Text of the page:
Does nutrition have a role in HIV/AIDS?
These linkages suggest that nutrition may have an important role to play in slowing progression to AIDS and in contributing to successful antiretroviral (ARV) therapy. HIV and AIDS can also inhibit a person’s ability to secure adequate nutrition through inability to work, loss of appetite or increased need for nutrients as a result of the disease itself.
Interactions between antiretroviral therapy (ART) and food and nutrition can affect medication efficacy, nutritional status, and adherence to drug regimens.
Given the high prevalence of malnutrition in many countries where the HIV epidemic is an important contributor to morbidity and mortality, the interaction between the disease and nutrition make this an important area of study. However, while a number of HIV-related nutrition interventions have been piloted and implemented, the benefits of such interventions have not been rigorously investigated.
Studies have shown that the energy needs of HIV-infected individuals increase, even when showing no symptoms, and opportunistic infections lead to higher protein and micronutrient utilisation.
In addition, the acute phase response produces changes in levels of micronutrients and some associated proteins, which do not necessarily represent a deficiency in stores of these micronutrients. This makes it difficult to accurately assess the nutritional status of people living with HIV and AIDS (PLWHA).
Weight loss is a very strong predictor of mortality and in turn viral load a strong predictor of weight loss. Although ARVs can contribute to the maintenance of health and avoidance of weight loss, malnutrition and wasting are still common, even among HIV-infected patients on ARV treatment in developed countries. ARVs may also impact on the absorption and metabolism of foods and so influence nutritional status and body composition.
There is little research on the interactions between micronutrients and ARVs. Nevertheless, multiple micronutrient supplementation has been shown to have beneficial effects in a number of HIV related parameters, such as incidence of diarrhoea, progression to AIDS and mortality. Additionally, multivitamins have been shown to significantly improve child CD4 counts over time. The data suggests that multivitamins may delay the onset of AIDS and extend the time before ARV therapy becomes necessary.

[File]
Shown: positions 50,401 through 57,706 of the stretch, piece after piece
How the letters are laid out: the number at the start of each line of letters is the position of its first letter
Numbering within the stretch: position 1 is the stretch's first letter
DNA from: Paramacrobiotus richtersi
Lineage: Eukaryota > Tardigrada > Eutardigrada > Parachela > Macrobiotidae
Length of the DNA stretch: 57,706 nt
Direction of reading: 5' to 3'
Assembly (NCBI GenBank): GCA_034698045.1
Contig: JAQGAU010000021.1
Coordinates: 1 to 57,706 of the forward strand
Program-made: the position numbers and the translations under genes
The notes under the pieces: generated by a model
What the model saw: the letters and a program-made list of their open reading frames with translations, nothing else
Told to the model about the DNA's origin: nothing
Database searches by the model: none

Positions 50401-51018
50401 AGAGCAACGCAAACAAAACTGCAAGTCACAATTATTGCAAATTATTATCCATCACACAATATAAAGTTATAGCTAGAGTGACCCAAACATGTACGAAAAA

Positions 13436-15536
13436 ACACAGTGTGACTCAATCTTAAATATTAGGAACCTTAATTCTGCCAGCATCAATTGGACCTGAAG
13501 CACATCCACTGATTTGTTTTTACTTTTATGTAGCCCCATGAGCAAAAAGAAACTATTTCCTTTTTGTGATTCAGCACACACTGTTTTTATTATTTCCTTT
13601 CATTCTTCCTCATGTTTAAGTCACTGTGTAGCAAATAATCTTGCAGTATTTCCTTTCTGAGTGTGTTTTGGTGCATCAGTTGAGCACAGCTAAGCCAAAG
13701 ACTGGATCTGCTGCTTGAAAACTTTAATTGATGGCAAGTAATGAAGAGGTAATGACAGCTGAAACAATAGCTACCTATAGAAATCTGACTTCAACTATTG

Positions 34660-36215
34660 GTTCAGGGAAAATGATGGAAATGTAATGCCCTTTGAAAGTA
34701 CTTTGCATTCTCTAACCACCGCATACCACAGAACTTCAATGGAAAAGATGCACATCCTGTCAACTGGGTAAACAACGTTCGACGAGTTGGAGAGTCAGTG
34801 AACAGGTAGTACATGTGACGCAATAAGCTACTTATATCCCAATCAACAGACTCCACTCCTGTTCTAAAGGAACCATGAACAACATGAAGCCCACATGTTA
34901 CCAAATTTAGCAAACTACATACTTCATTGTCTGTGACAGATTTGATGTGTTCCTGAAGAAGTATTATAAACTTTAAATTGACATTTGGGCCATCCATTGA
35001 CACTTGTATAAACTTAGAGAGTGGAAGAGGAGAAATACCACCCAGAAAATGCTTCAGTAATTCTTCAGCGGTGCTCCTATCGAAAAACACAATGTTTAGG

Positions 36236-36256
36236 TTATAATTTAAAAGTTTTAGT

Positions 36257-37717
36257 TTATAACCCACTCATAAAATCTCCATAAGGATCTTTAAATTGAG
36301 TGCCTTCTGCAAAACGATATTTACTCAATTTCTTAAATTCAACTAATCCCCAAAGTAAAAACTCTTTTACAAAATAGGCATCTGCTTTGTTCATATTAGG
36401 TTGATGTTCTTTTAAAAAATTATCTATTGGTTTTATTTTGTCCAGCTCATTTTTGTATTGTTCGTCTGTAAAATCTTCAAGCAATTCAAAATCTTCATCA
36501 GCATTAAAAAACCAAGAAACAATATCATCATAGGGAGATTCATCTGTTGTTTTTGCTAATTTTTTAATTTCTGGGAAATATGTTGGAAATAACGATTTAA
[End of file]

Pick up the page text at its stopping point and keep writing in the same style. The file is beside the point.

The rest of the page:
The provision of multivitamins could be a cost-effective intervention, but the best formulation for different disease stages of multiple micronutrient supplementation still needs to be established.
Counselling can improve nutrition and help to maintain health. While the individual shows no symptoms, counselling may help in maintaining weight. During the later stages of the disease, it can assist with the management of problems associated with opportunistic infections.
There are three types of targeted nutrition supplements: micronutrients, food rations to manage mild weight loss, and therapeutic feeding for rehabilitation of moderate and severe malnutrition. Multiple micronutrient supplementation at RDA (recommended daily allowance) levels is a relatively cheap intervention that does not have large logistical implications. However, the ideal content of the supplementation for PLWHAs is still unknown.
The benefit of food supplementation is still to be evaluated. While there have been a number of food supplementation programmes linked to HIV and AIDS, there has been no clear assessment of the biological benefits of these programmes to HIV-infected individuals. However, supplementary feeding may be beneficial in assisting compliance with ARV treatment, providing social support and encouraging PLWHA to access services more often. The aim of food assistance must therefore be clearly identified: is it for nutrition benefit, economic support or social support?
Therapeutic feeding has been found to be effective in reversing moderate and acute malnutrition, but relapses are frequent once the patient returns to the environment that led to the malnutrition. It is also extremely expensive. There is therefore a need to strengthen community coping mechanisms/safety nets.
A key factor in the effectiveness of nutrition interventions on body weight in PLWHAs is the stage of disease progression. However, the lack of widespread voluntary counselling and testing, particularly in many African countries, means that individuals may not know their status. This is compounded by fear of stigma and discrimination, which prevents people from testing for HIV. As a result, individuals are accessing services at later stages of the disease’s progression, which reduces the effectiveness of interventions.